The Agricultural Revolution: Mesopotamia c.9,000 BC
Questions to consider during this unit:
1. What was the impact of the Agricultural Revolution upon human development?
2. What distinguishes a civilization from a mere cultural or ethnic group?
3. How did the search for food shape early civilizations?
4. What was the role of religion in shaping the first civilization in Mesopotamia?
Though Homo sapiens (meaning ‘wise man’) have probably been around as a species for nearly two-hundred thousand years, humans have only relatively recently — sometime around 9,000 BCE — settled into the permanent communities that generated the first cities and civilizations. Because this tendency to reside in one location and live by means of farming rather than hunting fundamentally transformed the human community, it has been styled a revolution. Therefore, the process by which humans settled in villages, worked the land for food, and domesticated animals is known as the Agricultural Revolution, and it first occurred along the river systems of modern day Iraq about eleven-thousand years ago.
Before humans settled into permanent communities, they relied upon hunting and gathering for sustenance. This meant that early humans were dependant upon the movement of wild herds, an obstacle in and of itself to permanent settlement. For thousands of years, relatively small groups of humans (perhaps as few as 20 to 60 people – an extended family) followed antelope, bison, buffalo, deer, goats, and horses, living primarily upon the meat they could harvest supplemented by wild nuts, berries, and fruits that could be easily plucked along the way. Because animals generally do not settle into one area, neither did early humans, thus we call them nomadic.
In all societies, certain patterns of living (i.e. culture) develop in consequence of the most fundamental activity of man, food production. Because of the obvious importance of this activity, which quite literally is a matter of life-or-death, humans have created a vast store of cultural traits and traditions surrounding it: art, language, government, technology and even religion may be attributed in some way to man’s attempt to produce enough food. Nomadic hunters developed a certain life-style simply because they were nomadic, but there are also distinct cultural variations from group to group. The cultures of the Blackfoot (Plains Indians) and the Yupik (Eskimo), for example, may be broadly understood by looking at the way each tribe historically gathered its food. Both groups depended upon hunting for sustenance and that makes them similar in some respects. But the Blackfoot hunted buffalo while the Yupik depended upon (and still do) seal, fish, and bear. It should be no surprise to learn that much Yupik art incorporates images of polar bears and seals, while that of the Blackfoot focuses on specialized items for and from the buffalo hunt (robes, bows and after c.1500 , the horse). Even the religion of these tribes took on the characteristics of food supply: Nanook, was the Great Polar Bear spirit who controlled the Yupik hunt, while the Creator Spirit of the Blackfoot made buffalo and bows and arrows specifically to aid man.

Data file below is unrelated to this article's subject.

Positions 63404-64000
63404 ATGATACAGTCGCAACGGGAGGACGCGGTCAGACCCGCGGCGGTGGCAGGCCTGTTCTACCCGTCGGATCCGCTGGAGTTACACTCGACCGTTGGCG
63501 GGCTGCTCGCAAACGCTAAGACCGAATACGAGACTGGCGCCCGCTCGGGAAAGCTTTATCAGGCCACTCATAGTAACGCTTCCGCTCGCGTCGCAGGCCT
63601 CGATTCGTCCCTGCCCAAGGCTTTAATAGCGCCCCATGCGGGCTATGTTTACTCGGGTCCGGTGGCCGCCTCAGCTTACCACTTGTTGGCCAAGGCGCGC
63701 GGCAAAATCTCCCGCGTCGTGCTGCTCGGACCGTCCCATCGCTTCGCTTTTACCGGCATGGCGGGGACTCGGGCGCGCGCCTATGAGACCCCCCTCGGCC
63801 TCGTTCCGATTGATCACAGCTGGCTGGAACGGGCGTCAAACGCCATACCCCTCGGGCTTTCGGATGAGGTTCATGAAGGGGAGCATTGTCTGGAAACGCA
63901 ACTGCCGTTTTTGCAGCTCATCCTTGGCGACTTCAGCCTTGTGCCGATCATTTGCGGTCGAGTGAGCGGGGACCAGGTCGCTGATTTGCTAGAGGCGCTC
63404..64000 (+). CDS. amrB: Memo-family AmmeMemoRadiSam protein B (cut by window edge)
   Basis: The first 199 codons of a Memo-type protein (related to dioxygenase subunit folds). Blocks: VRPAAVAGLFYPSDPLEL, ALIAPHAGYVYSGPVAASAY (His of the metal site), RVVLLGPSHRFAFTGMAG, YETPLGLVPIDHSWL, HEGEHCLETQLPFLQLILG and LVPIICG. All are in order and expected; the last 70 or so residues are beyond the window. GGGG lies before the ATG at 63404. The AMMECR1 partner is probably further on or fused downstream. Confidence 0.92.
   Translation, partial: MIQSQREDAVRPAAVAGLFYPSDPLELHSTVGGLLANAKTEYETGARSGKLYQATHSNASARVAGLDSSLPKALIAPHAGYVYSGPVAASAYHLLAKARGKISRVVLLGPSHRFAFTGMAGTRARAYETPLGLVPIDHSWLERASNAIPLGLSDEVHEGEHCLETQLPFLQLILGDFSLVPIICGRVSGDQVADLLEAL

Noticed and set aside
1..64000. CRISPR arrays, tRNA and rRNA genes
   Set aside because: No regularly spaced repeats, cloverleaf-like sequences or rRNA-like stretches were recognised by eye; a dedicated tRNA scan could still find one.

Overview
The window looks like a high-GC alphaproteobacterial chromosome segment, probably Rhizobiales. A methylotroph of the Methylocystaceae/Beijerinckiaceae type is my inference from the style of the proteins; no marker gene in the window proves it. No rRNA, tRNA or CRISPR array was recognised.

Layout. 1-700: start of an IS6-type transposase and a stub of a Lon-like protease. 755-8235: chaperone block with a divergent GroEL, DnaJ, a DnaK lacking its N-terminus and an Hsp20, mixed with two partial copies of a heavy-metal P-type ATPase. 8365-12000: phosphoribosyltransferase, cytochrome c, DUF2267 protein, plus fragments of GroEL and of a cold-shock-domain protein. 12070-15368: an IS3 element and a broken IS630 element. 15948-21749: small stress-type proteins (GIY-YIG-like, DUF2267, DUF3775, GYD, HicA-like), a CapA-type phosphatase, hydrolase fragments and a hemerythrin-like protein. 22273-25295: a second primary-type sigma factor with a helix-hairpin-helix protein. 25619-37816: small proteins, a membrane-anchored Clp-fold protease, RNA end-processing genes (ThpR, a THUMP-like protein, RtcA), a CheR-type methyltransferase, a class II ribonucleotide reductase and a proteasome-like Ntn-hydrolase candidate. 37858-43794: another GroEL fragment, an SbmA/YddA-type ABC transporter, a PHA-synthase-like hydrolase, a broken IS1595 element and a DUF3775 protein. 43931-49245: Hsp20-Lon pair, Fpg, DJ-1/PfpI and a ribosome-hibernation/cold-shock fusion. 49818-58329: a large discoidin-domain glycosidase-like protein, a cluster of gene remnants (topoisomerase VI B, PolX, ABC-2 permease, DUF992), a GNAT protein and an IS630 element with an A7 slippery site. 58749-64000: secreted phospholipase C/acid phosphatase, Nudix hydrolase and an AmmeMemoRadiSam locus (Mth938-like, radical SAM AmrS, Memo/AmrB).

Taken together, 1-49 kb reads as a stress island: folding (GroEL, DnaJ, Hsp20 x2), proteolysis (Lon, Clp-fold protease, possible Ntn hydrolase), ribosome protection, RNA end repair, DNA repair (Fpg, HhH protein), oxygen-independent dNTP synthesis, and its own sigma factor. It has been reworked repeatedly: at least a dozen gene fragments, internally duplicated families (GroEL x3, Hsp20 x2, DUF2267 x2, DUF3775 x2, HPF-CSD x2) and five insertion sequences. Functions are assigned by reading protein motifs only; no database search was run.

The shift from hunting to farming did not, of course, take place suddenly or occur everywhere. When it did, however, planting grains and vegetables provided a stable food source and the domestication (taming) of goats, cattle, sheep, and pigs added meat and milk to the diet, while also providing skins and fiber for leather and wool production. This shift from hunting and gathering to farming had a profound impact upon human society. The Agricultural Revolution, because it affected food supply, affected almost every aspect of human life and ultimately produced the first civilizations.
QUESTION: What type of government and attitudes do you think might evolve among such groups of hunters? Why?
INTERESTING: Recent scholarship claims that early man’s consumption of cooked meat actually aided in the success of the species by increasing our brain capacity: “I believe the transformative moment that gave rise to the genus Homo, one of the great transitions in the history of life, stemmed from the control of fire and the advent of cooked meals,” Richard Wrangham explains in his new book Catching Fire: How Cooking Made Us Human.